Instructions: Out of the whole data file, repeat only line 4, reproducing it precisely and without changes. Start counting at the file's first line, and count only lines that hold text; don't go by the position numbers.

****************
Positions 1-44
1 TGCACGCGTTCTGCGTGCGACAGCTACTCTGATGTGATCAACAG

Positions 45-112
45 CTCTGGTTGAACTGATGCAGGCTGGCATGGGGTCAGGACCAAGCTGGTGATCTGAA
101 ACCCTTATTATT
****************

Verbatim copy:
45 CTCTGGTTGAACTGATGCAGGCTGGCATGGGGTCAGGACCAAGCTGGTGATCTGAA